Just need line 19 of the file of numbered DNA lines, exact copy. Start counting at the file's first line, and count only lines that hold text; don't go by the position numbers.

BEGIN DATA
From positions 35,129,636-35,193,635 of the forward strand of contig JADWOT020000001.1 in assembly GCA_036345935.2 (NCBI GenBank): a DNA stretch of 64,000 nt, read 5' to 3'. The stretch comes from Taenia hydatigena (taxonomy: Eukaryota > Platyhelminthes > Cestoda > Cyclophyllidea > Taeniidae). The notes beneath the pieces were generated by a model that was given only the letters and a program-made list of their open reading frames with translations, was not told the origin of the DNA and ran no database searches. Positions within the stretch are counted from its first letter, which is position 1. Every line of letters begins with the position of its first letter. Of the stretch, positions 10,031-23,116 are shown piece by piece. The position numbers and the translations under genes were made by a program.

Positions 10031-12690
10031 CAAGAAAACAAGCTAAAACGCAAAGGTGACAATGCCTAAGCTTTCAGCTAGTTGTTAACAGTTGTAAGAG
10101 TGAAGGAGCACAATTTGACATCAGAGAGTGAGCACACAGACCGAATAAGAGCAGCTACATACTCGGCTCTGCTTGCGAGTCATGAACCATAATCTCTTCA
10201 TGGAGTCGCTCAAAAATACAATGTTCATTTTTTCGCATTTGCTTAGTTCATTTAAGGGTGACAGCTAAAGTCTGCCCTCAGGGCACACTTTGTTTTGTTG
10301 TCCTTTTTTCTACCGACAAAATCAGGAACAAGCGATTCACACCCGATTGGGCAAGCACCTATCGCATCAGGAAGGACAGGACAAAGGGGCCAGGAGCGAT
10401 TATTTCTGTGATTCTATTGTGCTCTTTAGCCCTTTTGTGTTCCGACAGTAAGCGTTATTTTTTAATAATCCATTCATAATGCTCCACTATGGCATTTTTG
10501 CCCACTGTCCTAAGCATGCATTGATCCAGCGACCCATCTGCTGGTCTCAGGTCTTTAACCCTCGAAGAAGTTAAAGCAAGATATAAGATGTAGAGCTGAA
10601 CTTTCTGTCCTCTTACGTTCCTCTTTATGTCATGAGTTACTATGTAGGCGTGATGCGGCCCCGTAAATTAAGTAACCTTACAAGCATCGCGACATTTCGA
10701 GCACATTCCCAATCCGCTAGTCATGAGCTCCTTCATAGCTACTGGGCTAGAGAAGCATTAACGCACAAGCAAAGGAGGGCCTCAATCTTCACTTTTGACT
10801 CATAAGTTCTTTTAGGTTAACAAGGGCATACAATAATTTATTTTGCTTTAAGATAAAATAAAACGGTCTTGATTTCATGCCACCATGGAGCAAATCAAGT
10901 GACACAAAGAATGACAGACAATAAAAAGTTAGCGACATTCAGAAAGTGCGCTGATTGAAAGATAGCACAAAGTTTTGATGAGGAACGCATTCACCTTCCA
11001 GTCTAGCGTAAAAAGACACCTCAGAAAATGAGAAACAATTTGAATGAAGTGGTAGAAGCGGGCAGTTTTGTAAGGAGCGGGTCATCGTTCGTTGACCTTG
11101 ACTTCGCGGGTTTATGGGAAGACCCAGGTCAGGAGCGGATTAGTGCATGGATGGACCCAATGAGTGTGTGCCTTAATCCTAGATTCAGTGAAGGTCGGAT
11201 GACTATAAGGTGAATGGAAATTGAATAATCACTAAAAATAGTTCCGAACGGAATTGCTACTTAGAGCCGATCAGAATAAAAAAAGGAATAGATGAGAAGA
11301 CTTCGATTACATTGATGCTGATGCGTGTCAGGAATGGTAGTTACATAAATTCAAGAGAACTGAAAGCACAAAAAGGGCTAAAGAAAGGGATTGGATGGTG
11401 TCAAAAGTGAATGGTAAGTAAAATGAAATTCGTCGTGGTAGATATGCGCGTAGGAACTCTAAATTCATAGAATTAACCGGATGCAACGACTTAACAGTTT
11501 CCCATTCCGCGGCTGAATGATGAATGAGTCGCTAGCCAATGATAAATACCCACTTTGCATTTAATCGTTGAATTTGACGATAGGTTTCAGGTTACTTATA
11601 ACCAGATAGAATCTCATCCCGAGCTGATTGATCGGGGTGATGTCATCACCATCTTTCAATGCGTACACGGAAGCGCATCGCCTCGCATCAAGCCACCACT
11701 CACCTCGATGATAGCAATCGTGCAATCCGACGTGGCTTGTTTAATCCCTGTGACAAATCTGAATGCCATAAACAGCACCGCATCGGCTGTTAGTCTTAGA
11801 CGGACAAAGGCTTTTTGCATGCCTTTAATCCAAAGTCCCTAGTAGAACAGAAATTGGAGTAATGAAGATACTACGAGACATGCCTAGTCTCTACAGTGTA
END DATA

11601 ACCAGATAGAATCTCATCCCGAGCTGATTGATCGGGGTGATGTCATCACCATCTTTCAATGCGTACACGGAAGCGCATCGCCTCGCATCAAGCCACCACT